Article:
English National Ballet with Seven Sisters Group: Like a Fish Out of Water
On a wet Saturday afternoon I took myself off to see Like a Fish Out of Water, a site-specific performance at Hampton Lido that blended handheld video technology with live action. The project had also taken place earlier in the week at Uxbridge Lido and was developed by Seven Sisters Group in partnership with English National Ballet as part of the London 2012 Festival project SECRETS: Hidden London.
Under a canopy at the reception point I had a choice of sun visor or umbrella, and received an iPod with headphones. Following the instructions given to me by the cheery elderly lady's voice, I entered the lido via its side gate and walked into the story of Like a Fish Out of Water's fictional heroine, Sub Marina, a woman who had visited and swum in the lido since childhood. Sub Marina narrated my meanderings, explorations and observations for the next 45 minutes, a constant aural companion to my adventure. On land she is 'like a fish out of water'; it's only submerged in the aqua world where her fantasies swim and her inner realms literally come to life!
It took me a while to coordinate sensing when to look at the iPod screen's video and when to look at what was physically in front of me in the real world – yet what in the real world in front of me was real? Was the lifeguard a performer? Those kids squealing on the water slide – part of the performance or everyday kids larking at the poolside? On my handheld screen I see a 'water baby', a joyful girl smiling up at me from her watery playground. So, tentatively setting off on my solitary stroll into Sub Marina's memories and adventures at this lido, I realised sooner or later that all the swimmers were not performers, they were genuine all-weather swimmers! I listened to Marina's underwater reveries of childhood encounters with mermaids, sea witches and selkies. She shared with me her teenage years, her courting days, and her motherhood – right up to the present time.
One quiet highlight occurs when I'm guided by Sub Marina's voice into an outdoor changing cubicle, and invited to lock myself in on my own. The cubicle provides a welcome solitary moment with just the smell of the pool, yet no sight nor sound of it, and there on my iPod's screen is Sub Marina as a young wife – underwater, wearing a housecoat and standing at an ironing board, her husband reading the newspaper, a string of babies floating up. She has lost her liberty and wants to let herself out of her domestic shackles. The film shows her twisting and turning and eventually releasing herself back into the freedom of the watery world. I left my cubicle and a little later on encountered, amongst puddles and real-world wet deckchairs, Sub Marina at the poolside, watching her kids, feeling an ache for her waterborne days.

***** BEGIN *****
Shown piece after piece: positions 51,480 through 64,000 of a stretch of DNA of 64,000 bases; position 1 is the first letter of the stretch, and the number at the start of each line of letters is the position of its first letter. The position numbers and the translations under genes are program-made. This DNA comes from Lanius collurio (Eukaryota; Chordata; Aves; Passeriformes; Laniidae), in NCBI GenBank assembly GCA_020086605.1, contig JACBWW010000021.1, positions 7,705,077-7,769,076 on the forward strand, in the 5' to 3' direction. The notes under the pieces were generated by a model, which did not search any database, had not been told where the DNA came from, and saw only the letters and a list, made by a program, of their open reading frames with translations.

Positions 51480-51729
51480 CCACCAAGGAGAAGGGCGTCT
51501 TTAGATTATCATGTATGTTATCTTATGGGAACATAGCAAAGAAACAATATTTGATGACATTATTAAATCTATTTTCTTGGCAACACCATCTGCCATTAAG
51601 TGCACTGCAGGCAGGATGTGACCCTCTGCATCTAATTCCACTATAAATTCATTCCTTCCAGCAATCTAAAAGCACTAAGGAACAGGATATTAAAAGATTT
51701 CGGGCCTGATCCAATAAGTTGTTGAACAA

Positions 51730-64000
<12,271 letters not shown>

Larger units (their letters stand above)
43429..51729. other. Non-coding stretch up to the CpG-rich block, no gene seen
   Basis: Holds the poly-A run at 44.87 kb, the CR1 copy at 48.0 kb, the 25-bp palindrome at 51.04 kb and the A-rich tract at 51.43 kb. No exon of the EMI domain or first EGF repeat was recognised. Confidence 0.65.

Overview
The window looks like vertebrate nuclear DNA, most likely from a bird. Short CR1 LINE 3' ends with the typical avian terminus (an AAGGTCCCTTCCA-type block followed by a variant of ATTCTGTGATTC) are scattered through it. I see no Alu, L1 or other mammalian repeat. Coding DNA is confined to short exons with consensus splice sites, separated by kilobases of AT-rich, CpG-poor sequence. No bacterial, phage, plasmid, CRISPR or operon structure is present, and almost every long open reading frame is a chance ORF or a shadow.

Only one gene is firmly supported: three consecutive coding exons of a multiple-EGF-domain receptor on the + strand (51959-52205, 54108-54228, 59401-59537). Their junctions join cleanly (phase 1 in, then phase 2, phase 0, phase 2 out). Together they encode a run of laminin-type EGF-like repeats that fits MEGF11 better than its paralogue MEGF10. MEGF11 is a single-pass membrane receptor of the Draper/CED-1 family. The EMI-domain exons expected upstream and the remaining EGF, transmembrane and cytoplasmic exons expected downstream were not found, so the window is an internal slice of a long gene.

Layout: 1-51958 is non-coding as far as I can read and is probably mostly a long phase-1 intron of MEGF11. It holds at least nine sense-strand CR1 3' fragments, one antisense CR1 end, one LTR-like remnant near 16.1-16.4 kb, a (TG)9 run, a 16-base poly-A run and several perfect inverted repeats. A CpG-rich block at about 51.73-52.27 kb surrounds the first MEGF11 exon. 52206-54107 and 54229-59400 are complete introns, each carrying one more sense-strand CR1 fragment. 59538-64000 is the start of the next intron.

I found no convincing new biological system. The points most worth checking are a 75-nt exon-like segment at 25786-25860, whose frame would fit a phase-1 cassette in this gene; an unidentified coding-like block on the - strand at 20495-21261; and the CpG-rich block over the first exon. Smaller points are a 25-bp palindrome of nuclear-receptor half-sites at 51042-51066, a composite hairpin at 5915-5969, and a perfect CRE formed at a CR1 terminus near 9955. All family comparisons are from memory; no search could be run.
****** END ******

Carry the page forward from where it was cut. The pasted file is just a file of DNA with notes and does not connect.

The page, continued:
Like a Fish Out of Water is written beautifully. It's an evocative, characterful and spirited piece that veers away from the melancholic by the inclusion of a much appreciated touch of sauce. As a young girl Marina didn't know what 'No Petting' meant, yet when she reached teenage years she realised it had nothing to do with cats and dogs and budgerigars! Sub Marina recalls the male bathers of her earlier years, all arms and legs and 'shivery bits'. Now no one looks at her – she could dive into the water stark naked with a blue feather up her bum and no one would notice. Currently, as a mature lady of leisure, she enjoys the view from the roof of the lido – some great sights! She remembers lads 'adjusting' themselves down below and giving her a wink, yet if she winked back now they'd think she was suffering a stroke! She whispers to me that she looks forward to the return of the Speedo...
All in all the piece is a treat. Once I got into the rhythm of looking at the handheld iPod that aided my navigation, and once I got the hang of dividing my attention between the miniature screen and what was there for real in the immediate world, I felt transported, enchanted, and had a giggle or two! Talk about my cup of tea, this was my glass of water for sure! In the first five minutes a very toned male dancer clad in a black selkie costume, all restricted, came bounding up to me and undulated at my feet. Moments later a cocky fellow came out of the changing cubicle displaying his muscles for my attention alone, all proud of his posing pouch, right there in front of me. Later, for my solitary attention, a young fellow in his bathing trunks reclined on a blanket under a tree, wistfully lying on his back with his hands behind his head. Very three-dimensional.
It was so special being close-up to the ballet dancers, and to see how they mingled and melded with the lido activities, yet came to the forefront during the narration. Seeing them right there in the flesh, with no stage and no lights, they still appeared appropriately 'otherworldly' as if, during my multi-sensory expedition into Sub Marina's thoughts and recollections, they had slipped out and taken fleshy form before my very eyes.
The seamless shifting in and out of real and fantasy worlds was aided by a spot-on soundscape that mixed with the everyday sound of people enjoying the lido, their chatterings and splashes, and with the noise of the aeroplanes passing over. The timing of everything was perfect, like it was all happening just for me. I never once felt I was standing there waiting for something to happen.
At the end, the film on my iPod showed a beautiful underwater scene of a man in a white shirt embracing a mermaid in a red dress. The film ended and, back in the real world, six shrieking kids slid gleefully into the pool on waterslides. I left feeling the same sense of delight and surprise having abandoned myself to this lusciously vivid watery imagining.
by Mim King in Total Theatre Review , 14.7.2012